April 10, 2019


Bureau of Regulatory Services


The poultry sector of Connecticut’s agriculture industry contributes significantly to the state’s economy, to food security for the state’s citizens, and to animal and human health through the production of specialized products.  The Connecticut poultry industry is diverse in the types of birds, their uses, and the products that are produced.

Connecticut is home to the largest producer of table eggs in New England, producing approximately 1.5 million dozen weekly—about the equivalent of the total statewide consumption of eggs.  Connecticut also has a number of small-scale commercial egg producers with less than 3,000 birds contributing to the total number of eggs produced in the state.     

Connecticut is home to a company that is the largest supplier of Specific Pathogen Free (SPF) poultry eggs in the world. The SPF poultry eggs are produced from hens specially selected, bred, and maintained free from certain pathogens using filtered air, positive pressure poultry housing, and by following strict biosecurity measures to maintain disease freedom and to prevent disease introduction. 

SPF poultry eggs are used worldwide in research and in vaccine production for animals and humans. As a result, the company plays a key role in both animal and human health, and in disease prevention and control.

Other segments of Connecticut’s poultry industry include turkey production, fancy poultry (such as show birds bred and exhibited by hobbyists), poultry raised and exhibited as 4-H and FFA projects, upland game bird farms, and “backyard” poultry kept predominantly for personal egg consumption—a segment of the industry that has experienced a dramatic increase in popularity in recent years.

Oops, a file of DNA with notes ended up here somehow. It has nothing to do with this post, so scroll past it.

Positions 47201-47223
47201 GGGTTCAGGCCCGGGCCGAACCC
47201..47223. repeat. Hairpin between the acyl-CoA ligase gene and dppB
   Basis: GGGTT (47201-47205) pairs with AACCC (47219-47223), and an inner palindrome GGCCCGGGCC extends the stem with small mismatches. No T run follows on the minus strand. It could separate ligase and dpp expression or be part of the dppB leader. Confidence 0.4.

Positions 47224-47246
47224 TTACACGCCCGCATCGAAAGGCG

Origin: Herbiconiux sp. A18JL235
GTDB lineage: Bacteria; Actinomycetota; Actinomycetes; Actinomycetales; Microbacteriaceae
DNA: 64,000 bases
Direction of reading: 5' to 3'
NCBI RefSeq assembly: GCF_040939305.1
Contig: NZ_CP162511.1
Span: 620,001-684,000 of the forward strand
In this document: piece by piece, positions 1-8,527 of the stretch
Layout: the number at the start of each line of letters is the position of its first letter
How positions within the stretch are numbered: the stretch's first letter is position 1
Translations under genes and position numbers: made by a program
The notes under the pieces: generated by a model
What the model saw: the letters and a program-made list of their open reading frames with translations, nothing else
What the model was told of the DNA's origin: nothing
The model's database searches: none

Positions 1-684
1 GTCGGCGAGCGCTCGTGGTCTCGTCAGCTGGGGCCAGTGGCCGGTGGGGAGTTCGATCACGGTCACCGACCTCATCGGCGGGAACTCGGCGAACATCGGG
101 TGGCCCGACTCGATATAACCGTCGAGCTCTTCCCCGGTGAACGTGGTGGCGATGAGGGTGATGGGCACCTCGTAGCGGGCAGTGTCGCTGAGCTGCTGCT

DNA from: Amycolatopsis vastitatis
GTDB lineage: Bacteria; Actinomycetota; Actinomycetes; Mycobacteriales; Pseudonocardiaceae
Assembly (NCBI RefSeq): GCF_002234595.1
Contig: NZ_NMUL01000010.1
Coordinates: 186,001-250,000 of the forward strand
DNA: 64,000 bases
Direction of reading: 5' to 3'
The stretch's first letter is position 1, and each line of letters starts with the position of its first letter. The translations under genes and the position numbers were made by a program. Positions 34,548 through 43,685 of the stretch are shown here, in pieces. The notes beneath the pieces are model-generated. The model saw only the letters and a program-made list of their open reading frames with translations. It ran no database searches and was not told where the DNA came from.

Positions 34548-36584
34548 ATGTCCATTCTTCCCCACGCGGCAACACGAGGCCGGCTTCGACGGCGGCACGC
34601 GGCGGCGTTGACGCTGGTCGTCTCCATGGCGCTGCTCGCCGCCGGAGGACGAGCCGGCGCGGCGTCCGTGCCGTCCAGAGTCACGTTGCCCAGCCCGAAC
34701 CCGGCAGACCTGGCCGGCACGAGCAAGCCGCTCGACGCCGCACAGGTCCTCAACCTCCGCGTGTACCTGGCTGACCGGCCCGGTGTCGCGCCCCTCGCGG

The introduction of a highly infectious, contagious, or foreign poultry disease such as avian influenza or virulent newcastle disease, would be a major threat to all segments of the state’s poultry industry.  These diseases would severely lower egg and meat production and/or cause high rates of death resulting in both interstate and worldwide trade restrictions.      

A main focus of the Department of Agriculture (DoAg)’s Bureau of Regulatory Services is to protect and improve the health, quality, and marketability of our state’s poultry by preventing, controlling, or eliminating poultry diseases and monitoring and promoting poultry health and productivity. 

Enforcement of laws and regulations for the importation of live poultry and hatching eggs into the state is one of DoAg’s most important and effective means of preventing and controlling poultry diseases.

The importation of poultry, zoological and pet-type birds, and their hatching eggs into Connecticut is regulated by DoAg pursuant to Connecticut General Statute, Section 22-325. The importer of birds or hatching eggs must obtain an import permit issued by DoAg prior to importing the birds or hatching eggs. The Poultry and Live Bird Importation Permit is valid for 15 days from the date the permit number is issued.